People are open to stringent screening if it means they can travel again

People are open to stringent screening if it means they can travel again

Would you be willing to undergo stringent screening, tracking and testing procedures if it meant you could travel again?

If so, you are not alone.

A new survey by Global Rescue has found that travellers are now more willing to succumb to measures they might previously have found objectionable – if it means they can get back in the air.

A passenger at Haneda Airport in Tokyo, Japan. A new survey suggests that many people expect to be travelling again by July. Courtesy EPA
A passenger at Haneda Airport in Tokyo, Japan. A new survey suggests that many people expect to be travelling again by July. Courtesy EPA

Out of the 1,300 respondents, 91 per cent said they would be willing to subject themselves to screening and testing; 73 per cent are willing to disclose medical conditions related to a compromised immune system; 93 per cent are willing to share their past 14-day travel history; and 58 per cent are willing to have their physical location tracked and traced, even if that data is temporarily retained.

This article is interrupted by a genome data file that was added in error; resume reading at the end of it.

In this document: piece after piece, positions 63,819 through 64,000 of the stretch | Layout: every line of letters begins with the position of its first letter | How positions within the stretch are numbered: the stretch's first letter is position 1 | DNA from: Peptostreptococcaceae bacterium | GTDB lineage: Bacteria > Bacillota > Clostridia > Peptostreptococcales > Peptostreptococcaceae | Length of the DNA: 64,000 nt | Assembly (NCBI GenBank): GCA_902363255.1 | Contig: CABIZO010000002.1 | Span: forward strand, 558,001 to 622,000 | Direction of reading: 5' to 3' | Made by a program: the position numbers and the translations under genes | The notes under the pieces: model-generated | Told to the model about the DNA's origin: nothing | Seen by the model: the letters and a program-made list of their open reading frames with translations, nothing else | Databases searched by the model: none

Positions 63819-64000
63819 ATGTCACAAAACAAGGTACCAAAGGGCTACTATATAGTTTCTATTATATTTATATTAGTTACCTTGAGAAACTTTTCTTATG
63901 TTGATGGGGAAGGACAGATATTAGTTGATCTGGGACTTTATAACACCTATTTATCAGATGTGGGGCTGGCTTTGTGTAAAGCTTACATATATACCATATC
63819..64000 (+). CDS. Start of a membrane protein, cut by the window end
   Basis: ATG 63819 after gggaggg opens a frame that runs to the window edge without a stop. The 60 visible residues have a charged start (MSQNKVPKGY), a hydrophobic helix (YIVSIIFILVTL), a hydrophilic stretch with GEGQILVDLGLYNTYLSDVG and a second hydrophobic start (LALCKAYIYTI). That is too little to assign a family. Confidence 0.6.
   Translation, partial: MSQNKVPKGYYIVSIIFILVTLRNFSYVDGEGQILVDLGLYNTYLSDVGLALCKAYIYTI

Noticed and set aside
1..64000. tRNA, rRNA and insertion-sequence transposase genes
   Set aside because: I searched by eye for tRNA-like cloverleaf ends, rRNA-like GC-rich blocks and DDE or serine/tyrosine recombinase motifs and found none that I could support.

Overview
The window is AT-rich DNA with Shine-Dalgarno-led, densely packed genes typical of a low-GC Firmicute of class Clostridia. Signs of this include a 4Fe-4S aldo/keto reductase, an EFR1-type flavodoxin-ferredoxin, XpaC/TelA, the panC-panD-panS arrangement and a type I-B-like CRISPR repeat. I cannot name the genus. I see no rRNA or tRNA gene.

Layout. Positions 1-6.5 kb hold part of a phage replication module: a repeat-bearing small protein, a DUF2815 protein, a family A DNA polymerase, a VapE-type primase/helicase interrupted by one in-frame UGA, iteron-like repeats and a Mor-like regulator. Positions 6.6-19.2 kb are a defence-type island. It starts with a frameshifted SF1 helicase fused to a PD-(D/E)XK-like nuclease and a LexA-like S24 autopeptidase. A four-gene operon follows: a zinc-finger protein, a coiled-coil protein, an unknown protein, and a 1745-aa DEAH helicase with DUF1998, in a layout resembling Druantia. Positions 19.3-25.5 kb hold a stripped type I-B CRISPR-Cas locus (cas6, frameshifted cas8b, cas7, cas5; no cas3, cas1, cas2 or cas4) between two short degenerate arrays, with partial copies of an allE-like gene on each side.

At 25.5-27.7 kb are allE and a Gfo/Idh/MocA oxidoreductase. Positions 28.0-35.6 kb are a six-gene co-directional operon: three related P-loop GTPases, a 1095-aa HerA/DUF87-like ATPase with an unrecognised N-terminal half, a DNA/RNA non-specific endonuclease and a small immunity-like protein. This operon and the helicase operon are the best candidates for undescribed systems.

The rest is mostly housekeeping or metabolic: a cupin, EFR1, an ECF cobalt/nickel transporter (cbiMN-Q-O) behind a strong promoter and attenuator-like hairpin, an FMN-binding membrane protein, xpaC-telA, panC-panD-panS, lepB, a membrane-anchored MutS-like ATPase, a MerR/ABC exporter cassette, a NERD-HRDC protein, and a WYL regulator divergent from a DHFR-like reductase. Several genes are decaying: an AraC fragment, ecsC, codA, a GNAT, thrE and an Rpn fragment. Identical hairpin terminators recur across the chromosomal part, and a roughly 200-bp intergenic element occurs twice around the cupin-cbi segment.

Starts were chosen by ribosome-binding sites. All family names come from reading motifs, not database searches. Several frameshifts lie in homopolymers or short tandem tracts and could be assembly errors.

Many travellers are planning to hit the road again this summer and they are willing to share personal medical history and travel plans

The survey also offered an insight into when people expect to be traveling again.

It discovered that people are relatively optimistic about a return to some form of normalcy: 41 per cent expect to make their next trip by July or earlier; 77 per cent are expecting to make a trip by the end of October; and 36 per cent are planning their initial trip sometime between August and October.

Less than 9 per cent of people think their earliest post-pandemic trip will be in November and December, while less than 7 per cent expect to make their first trip sometime between January and March 2021.

Only 7 per cent predict that their next trip won’t be until sometime after April 2021.

“Many travellers are planning to hit the road again this summer and they are willing to share personal medical history and travel plans to help keep themselves and those around them safe,” says Dan Richards, chief executive of Global Rescue, a provider of medical, security, evacuation and travel risk management services.

Respondents also revealed their travel priorities in a post-Covid world, and what their plans are for their first post-lockdown journeys.

Twice as many people plan to take domestic trips, over international, as their first trip.

Nearly 75 per cent of people said their initial trips would be family vacations, leisure trips to visit friends, or destination getaways. Fewer than 10 per cent expect their first trips to be for business only.

Updated: April 26, 2020 03:02 PM





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